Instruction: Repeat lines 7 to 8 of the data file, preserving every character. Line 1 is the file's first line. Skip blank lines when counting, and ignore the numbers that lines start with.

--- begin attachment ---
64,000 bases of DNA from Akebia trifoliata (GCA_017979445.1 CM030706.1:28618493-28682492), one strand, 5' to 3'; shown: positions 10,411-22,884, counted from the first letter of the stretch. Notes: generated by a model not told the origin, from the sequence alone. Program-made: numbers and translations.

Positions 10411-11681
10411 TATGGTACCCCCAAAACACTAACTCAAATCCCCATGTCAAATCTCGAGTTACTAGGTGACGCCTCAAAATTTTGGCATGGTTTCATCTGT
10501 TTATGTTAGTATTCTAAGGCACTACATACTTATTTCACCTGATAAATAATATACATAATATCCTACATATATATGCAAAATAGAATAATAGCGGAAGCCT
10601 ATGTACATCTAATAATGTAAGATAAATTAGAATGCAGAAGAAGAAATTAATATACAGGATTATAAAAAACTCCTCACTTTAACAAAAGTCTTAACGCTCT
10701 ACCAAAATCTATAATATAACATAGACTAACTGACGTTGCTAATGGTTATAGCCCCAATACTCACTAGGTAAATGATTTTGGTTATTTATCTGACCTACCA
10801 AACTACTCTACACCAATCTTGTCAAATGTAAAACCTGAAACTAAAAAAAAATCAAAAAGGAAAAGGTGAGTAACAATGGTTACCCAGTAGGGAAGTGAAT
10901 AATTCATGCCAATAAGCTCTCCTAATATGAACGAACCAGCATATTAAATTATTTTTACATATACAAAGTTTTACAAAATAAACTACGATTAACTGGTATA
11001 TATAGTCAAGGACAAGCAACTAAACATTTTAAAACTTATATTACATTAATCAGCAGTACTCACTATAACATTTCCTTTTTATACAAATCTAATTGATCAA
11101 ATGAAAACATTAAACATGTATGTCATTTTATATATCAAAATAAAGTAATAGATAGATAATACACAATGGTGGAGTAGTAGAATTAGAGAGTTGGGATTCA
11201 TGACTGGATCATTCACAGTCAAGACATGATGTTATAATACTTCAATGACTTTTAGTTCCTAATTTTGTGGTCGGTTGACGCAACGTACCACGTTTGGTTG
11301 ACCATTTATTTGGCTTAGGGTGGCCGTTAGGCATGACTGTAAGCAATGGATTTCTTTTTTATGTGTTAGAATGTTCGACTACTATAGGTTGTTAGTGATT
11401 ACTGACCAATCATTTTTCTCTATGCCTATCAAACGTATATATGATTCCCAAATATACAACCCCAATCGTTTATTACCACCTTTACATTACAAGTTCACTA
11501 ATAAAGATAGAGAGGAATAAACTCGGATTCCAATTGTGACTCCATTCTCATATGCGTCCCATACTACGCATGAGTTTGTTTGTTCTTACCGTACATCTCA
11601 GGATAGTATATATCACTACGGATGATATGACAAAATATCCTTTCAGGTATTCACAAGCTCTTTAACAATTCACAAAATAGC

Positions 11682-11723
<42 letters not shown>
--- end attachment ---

10801 AACTACTCTACACCAATCTTGTCAAATGTAAAACCTGAAACTAAAAAAAAATCAAAAAGGAAAAGGTGAGTAACAATGGTTACCCAGTAGGGAAGTGAAT
10901 AATTCATGCCAATAAGCTCTCCTAATATGAACGAACCAGCATATTAAATTATTTTTACATATACAAAGTTTTACAAAATAAACTACGATTAACTGGTATA